What Are Roman Numerals?

Who invented Roman numerals? (The Romans, right?) Where did the idea come from? And why do we still use them today? Keep on reading to learn all about this ancient number system.

Jason Marshall, PhD
4-minute read
Episode #139

If you take a close look at the world, you’ll find that you’re surrounded by ancient history. There are lots of great examples of this, but today we’re going to talk about one example in particular that’s near and dear to my—and hopefully your—mathematical heart: Roman numerals. These ancient numbers can still be seen all over the place—on signs, clocks, monuments, and even in movie credits! But who came up with this number system? Was it really the Romans? How exactly does it work? And why is it still used for certain things? Stay tuned because those are precisely the questions we’ll be answering today.

Where Do Roman Numerals Come From?

The story of Roman numerals actually begins way back in the distant past alongside the story of the so-called tally-bones that we talked about in the last episode called How to Add and Subtract Like an Egyptian. As you’ll recall, the story of tally-bones begins at least 30,000 years ago when people began making notches in bones as a way of counting. The problem with this method is that it doesn’t work well for large numbers since it’s tough to tell at a glance exactly how many notches you’ve carved. So, long ago, a tally-bone carver had an ingenious idea to make every fifth notch in the shape of what many centuries later would look like the letter “V.” This clever change meant that you could now quickly count-up most of the notches on a tally-bone by counting groups of 5—something like “5, 10, 15, 20, 21, 22” instead of counting each individual notch up to 22. Much faster!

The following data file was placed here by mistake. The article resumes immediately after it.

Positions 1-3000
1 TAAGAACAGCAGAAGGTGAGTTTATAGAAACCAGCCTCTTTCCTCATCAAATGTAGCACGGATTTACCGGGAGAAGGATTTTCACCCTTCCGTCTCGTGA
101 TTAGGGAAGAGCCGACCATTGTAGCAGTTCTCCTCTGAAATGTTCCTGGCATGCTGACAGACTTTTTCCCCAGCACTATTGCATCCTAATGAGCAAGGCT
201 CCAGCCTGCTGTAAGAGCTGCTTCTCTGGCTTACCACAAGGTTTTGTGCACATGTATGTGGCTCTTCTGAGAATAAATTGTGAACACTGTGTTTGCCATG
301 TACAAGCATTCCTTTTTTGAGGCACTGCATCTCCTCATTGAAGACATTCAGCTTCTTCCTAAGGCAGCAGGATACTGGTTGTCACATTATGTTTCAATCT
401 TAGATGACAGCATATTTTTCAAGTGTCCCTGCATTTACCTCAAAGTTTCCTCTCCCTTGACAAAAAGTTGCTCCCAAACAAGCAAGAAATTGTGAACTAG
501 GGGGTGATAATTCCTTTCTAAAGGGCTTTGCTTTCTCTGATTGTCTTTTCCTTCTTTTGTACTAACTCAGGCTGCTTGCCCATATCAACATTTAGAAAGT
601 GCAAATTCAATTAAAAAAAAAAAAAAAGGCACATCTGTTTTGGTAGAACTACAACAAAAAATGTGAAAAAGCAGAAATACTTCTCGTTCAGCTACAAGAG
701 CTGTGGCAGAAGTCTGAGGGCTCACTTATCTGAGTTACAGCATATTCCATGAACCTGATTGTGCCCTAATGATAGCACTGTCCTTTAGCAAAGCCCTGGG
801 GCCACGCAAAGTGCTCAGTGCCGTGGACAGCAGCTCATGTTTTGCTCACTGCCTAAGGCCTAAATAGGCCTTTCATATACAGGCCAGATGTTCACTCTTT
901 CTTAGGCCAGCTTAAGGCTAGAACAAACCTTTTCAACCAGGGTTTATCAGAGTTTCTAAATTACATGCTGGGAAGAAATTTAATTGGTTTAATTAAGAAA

But these clever carvers didn’t stop there. For every tenth notch, they decided to make a cross-cut in the shape of what would eventually become the letter “X.” That way they could not only count by fives, they could also count by tens. For example, whereas the number 12 would look like


in the original system, these clever new carvers would instead “write”


The beauty of this change is that you can ignore many of the marks since the “V” and the “X” tell you at a glance how many notches come before them. If you think about it, you’ll realize that with this new system, many of these symbols don’t need to be written at all. In the case of the number 12, all of the symbols before the “X” can be completely ignored. If we do that, we’re left with the symbol


which, you may recognize, is precisely the Roman numeral for 12!

So that’s where the symbols that would eventually become Roman numerals came from…not from the Romans themselves, but from their ancestors. Or at least that’s what a lot of people think happened. In truth, there’s no way to know for sure if this is what really happened since this all took place a long, long time ago. But it certainly seems plausible to me.


About the Author

Jason Marshall, PhD

Jason Marshall is the author of The Math Dude's Quick and Dirty Guide to Algebra. He provides clear explanations of math terms and principles, and his simple tricks for solving basic algebra problems will have even the most math-phobic person looking forward to working out whatever math problem comes their way.